OKLAHOMA CITY (AP) — Reaching the regional semifinals in the NCAA women's tournament has been routine for Duke over the last decade, with 11 straight appearances. It's been anything but commonplace for second-seeded Texas A&M.
The Aggies are making their first appearance in the round of 16 since 1994 when they made their tournament debut.
Texas A&M definitely seems like the odd team out in the Oklahoma City regional, as the other three squads — including Tennessee and Notre Dame — each have appeared in at least one national championship game during the past seven years.
But if you believe Duke coach Joanne P. McCallie and Texas A&M coach Gary Blair, any past experience is overrated.
"I think every team is really hungry," McCallie said Saturday as the third-seeded Blue Devils (25-9) prepared for Sunday night's game against second-seeded Texas A&M (28-7). "I think this is a hungry time of year. I don't think you can put all of these teams collectively together. These are teams that represent this year and only this year.
"Whatever has been done in the past is not relevant to now. It's just not. What's relevant is now and what we can do together as a team."
And, as Blair pointed out, even if Texas A&M never has been this far in years, he has. Blair guided Arkansas to the Final Four in 1998 — beating Duke in a regional final — and made four other appearances in the round of 16 while coaching at Stephen F. Austin.
"This isn't my first rodeo," he said. "The thing is I've got a basketball team, until it's proven different, is as good as the team I took to the Final Four in '98. It is every bit as good defensively and the only way you can prove that is to win, OK?"
After starting 1-4 in Big 12 Conference play, Texas A&M has won 11 straight games and 15 of its last 16. The Aggies haven't lost since falling at Oklahoma on Feb. 12.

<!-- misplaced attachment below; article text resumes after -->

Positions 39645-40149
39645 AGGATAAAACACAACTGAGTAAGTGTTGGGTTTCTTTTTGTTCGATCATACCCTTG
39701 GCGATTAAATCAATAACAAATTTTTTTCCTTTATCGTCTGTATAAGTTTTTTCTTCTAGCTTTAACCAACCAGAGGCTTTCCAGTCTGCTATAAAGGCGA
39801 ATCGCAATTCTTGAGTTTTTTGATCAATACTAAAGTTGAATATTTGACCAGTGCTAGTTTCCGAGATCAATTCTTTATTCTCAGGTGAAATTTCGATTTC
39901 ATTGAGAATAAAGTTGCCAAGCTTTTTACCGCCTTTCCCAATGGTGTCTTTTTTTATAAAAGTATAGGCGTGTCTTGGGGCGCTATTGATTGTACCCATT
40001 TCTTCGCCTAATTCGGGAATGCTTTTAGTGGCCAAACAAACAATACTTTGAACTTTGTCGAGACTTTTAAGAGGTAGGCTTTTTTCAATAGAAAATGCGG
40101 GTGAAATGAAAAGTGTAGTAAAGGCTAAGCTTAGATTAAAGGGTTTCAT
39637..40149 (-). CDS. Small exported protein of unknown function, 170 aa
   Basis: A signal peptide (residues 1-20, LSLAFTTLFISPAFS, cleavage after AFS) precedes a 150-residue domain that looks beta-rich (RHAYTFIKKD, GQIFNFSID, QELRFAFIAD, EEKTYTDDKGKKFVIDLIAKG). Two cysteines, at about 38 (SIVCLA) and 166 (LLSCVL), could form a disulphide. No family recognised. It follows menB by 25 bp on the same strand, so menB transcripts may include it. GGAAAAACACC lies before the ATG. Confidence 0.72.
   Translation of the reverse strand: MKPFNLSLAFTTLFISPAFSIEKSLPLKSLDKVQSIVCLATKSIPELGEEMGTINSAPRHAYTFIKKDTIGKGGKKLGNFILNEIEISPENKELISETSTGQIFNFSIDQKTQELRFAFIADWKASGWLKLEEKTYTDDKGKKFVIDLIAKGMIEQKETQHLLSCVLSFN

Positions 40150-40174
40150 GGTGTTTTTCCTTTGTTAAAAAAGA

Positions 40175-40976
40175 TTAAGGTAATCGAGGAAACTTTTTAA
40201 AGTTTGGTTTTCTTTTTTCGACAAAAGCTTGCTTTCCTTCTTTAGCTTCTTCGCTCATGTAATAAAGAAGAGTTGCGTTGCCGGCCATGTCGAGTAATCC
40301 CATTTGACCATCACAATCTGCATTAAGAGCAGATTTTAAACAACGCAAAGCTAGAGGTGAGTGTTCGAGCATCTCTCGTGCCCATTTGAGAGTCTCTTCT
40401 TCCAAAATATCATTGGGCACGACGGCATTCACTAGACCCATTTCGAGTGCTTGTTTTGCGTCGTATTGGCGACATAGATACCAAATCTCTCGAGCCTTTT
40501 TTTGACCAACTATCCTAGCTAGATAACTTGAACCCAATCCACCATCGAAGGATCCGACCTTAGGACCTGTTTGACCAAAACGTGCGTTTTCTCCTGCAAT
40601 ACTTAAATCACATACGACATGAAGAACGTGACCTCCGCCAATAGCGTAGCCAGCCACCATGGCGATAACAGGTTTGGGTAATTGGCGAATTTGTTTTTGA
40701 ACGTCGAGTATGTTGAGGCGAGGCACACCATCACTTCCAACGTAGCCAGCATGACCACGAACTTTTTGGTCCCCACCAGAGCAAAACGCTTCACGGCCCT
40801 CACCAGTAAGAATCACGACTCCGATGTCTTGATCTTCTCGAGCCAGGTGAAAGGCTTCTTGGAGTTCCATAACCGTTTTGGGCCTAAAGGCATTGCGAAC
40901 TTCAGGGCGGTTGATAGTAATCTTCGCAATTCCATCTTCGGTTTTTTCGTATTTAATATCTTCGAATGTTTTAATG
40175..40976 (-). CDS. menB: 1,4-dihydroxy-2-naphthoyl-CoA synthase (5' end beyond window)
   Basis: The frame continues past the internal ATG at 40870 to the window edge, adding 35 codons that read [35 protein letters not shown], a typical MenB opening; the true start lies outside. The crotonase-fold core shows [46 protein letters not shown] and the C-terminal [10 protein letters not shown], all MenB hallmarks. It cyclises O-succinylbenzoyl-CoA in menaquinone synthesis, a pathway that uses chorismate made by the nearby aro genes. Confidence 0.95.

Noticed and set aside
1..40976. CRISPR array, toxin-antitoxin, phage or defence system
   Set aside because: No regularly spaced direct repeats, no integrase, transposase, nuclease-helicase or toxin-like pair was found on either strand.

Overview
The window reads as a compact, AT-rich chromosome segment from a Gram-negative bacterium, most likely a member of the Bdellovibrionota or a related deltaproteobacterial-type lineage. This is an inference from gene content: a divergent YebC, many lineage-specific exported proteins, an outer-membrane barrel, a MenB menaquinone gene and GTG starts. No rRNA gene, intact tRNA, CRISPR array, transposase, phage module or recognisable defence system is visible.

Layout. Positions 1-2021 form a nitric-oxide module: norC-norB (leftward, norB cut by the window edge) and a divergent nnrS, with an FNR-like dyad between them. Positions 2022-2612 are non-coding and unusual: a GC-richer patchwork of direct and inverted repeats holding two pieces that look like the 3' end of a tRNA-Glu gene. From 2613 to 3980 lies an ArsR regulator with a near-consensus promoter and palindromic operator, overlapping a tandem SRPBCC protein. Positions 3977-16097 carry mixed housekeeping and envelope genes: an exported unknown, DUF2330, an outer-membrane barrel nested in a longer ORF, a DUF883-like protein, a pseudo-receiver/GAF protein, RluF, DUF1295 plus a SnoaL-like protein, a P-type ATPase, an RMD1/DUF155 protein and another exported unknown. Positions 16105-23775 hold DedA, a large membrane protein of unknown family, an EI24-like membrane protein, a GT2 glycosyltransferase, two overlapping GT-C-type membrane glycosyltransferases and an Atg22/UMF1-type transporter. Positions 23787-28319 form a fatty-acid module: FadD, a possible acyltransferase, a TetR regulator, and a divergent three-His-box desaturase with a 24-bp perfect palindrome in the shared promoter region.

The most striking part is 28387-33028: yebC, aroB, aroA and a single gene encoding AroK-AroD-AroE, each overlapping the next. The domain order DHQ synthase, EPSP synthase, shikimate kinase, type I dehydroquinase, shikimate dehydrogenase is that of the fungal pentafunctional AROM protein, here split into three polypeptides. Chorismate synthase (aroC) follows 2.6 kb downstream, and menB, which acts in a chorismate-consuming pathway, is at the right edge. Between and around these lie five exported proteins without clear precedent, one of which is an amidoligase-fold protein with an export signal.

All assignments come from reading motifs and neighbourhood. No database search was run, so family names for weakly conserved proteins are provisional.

"Because they have 'Duke' on their shirts doesn't mean we're not going to go play our game," Texas A&M junior Danielle Gant said. "We're going to play good defense."
The Aggies have emerged as a national power under Blair in recent years mainly because of their defense. They led the Big 12 in scoring defense, allowing opponents an average of 54.7 points per game, and defend the 3-point shot well, with opponents making 26.4 percent of their attempts.
Blair said it would be to the Aggies' advantage to keep the score of Sunday's game in the 50s or 60s against a Duke team that averages 71.4 points.
"What I like about Duke is all of them can put the ball on the floor and score," Blair said. "They change up their defenses. They're not afraid of turnovers, because they want you to play their style of ball, a fast style."
Duke is 7-3 all-time in the regional semifinal round, and while McCallie might be in her first season with the Blue Devils, she also has considerable tournament experience, having guided Michigan State to the 2005 national championship game.
Duke's 6-foot-5 junior center, Chante Black, has starred in tournament wins this season over Murray State and Arizona State, finishing with 26 points and 13 points in the 67-59 win over the Sun Devils.
"There has been a lot of talk about how great Chante is playing, but it's not a surprise to us," Duke guard Abby Waner said. "All along we've thought she was one of the best post players in the country, and she makes it fun for a guard to play because she doesn't play like a low-post player. She makes us look good and we'll get her the ball."
Texas A&M and Duke have played only once before, with the Aggies winning 83-73 on Nov. 17, 1995, at home.
The Aggies went 1-1 this season against Atlantic Coast Conference schools beating Florida State 81-67 and losing to Wake Forest 53-46. Duke beat Florida State twice and Wake Forest once, but the Blue Devils didn't play a Big 12 team during the regular season.
Copyright 2008 The Associated Press.